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yunseochoi
Returning Member

College married couple filing status

My husband and I got married last year. We are full-time college students and he is 22 and I am 23. We are currently living with my mother-in-law who pays for all our living expenses (grocery/car insurance.etc). But we do pay for our tuition on our own. Our total income is over 42,000. Can we file jointly or do we have to do separately.

4 Replies
xmasbaby0
Level 15

College married couple filing status

That is your choice.  A married couple can file a joint return, and no one else can claim either of you as a dependent.  

**Disclaimer: Every effort has been made to offer the most correct information possible. The poster disclaims any legal responsibility for the accuracy of the information that is contained in this post.**
yunseochoi
Returning Member

College married couple filing status

Even if we don't pay any of our living costs?

xmasbaby0
Level 15

College married couple filing status

WHO CAN I CLAIM AS A DEPENDENT?

 

You can claim a child, relative, friend, fiance (etc.) as a dependent on your 2019 taxes as long as they meet the following requirements:

Qualifying child

• They are related to you.

• They cannot be claimed as a dependent by someone else.

• They are a U.S. citizen, resident alien, national, or a Canadian or   Mexican resident.

• They are not filing a joint return with their spouse.

• They are under the age of 19 (or 24 for full-time students).

    • No age limit for permanently and totally disabled children

        They live with you for more than half the year (exceptions apply).

Qualifying relative

• They don't have to be related to you (despite the name).

• They cannot be claimed as a dependent by someone else.

• They are a U.S. citizen, resident alien, national, or a Canadian or Mexican resident.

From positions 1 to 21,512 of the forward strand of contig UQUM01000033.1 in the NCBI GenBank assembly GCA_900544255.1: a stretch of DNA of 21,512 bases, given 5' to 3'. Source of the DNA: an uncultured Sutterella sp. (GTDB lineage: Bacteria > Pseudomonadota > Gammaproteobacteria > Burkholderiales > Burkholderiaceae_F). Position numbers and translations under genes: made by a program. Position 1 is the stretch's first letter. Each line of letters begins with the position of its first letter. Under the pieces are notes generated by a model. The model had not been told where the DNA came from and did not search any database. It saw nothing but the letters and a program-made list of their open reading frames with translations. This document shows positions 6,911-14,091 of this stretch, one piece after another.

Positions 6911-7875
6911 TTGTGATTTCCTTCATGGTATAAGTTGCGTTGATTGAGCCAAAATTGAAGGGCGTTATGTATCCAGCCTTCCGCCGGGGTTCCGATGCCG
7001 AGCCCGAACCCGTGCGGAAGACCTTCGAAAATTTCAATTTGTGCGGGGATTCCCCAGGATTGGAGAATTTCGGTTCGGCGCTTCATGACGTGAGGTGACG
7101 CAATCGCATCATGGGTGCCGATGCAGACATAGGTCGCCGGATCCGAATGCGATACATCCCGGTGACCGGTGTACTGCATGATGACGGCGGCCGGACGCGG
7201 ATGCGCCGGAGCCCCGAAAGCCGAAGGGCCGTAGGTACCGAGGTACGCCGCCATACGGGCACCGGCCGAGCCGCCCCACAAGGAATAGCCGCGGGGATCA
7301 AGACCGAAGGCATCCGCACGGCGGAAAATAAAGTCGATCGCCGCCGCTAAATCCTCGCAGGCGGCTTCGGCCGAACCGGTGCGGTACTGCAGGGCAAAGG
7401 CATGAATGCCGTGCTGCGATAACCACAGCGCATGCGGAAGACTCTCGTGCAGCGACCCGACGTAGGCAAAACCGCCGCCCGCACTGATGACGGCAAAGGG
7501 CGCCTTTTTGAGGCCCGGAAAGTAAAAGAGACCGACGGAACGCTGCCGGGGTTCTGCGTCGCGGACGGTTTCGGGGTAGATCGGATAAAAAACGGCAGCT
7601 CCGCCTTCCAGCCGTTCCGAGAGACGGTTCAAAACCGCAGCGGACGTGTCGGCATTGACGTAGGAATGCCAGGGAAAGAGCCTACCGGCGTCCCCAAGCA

• They are not filing a joint return with their spouse.

They lived with you the entire year.

• They made less than $4200  (not counting Social Security)

• You provided more than half of their financial support. More info

When you add someone as a dependent, we'll ask a series of questions to make sure you can claim them.

Related Information:

Does a dependent have to live with me?

What does "financially support another person" mean?

Can I claim a newborn baby?

**Disclaimer: Every effort has been made to offer the most correct information possible. The poster disclaims any legal responsibility for the accuracy of the information that is contained in this post.**
DavidS127
Expert Alumni

College married couple filing status

You can choose either married filing jointly (MFJ) or married filing separately (MFS) as a filing status.

 

Here are some things to consider when trying to choose a filing status in your situation:

  1. Are you otherwise required to file a tax return?  If your combined 2019 income was less than $24,400, you don’t have to file a return (unless you choose MFS status in which case the income threshold is $5).  But, even if your combined income was less than the $24,400 and you had taxes withheld, you are likely due a refund, and could file either MFS or MFJ just to get the refund of taxes withheld.
  2. If you file MFS, you won’t be eligible for the education credits (American Opportunity Tax Credit (AOTC) or Lifetime Learning Credit) or the deduction for student loan interest.  Only a MFJ return qualifies for these credits.  Note that the AOTC is “refundable” up to $1,000 per eligible person.  This means that you may get up to $1,000 per eligible person refunded to you even if you don’t owe taxes for the year.
  3. Is your mother eligible to file Head of Household (HoH)?  If you mother is unmarried (or considered unmarried), then you are likely a qualifying child HoH purposes.  If your mother would otherwise be filing single or married filing separately, the higher standard deduction that comes with HoH status may provide some tax savings for her.  But that would prevent you from filing a MFJ return to get the education credits.

If you are eligible for substantial education credits, the benefits of you filing MFJ will likely outweigh any benefit of your mother filing HoH status.  If you are uncertain, you can prepare the tax returns both ways in TurboTax, and compare the results.  Using the CD/download versions of TurboTax can many times make preparing “scenarios” easier.

 

IRS Publication 501 and IRS Publication 970 have the details on filing status, dependents, and education credits.

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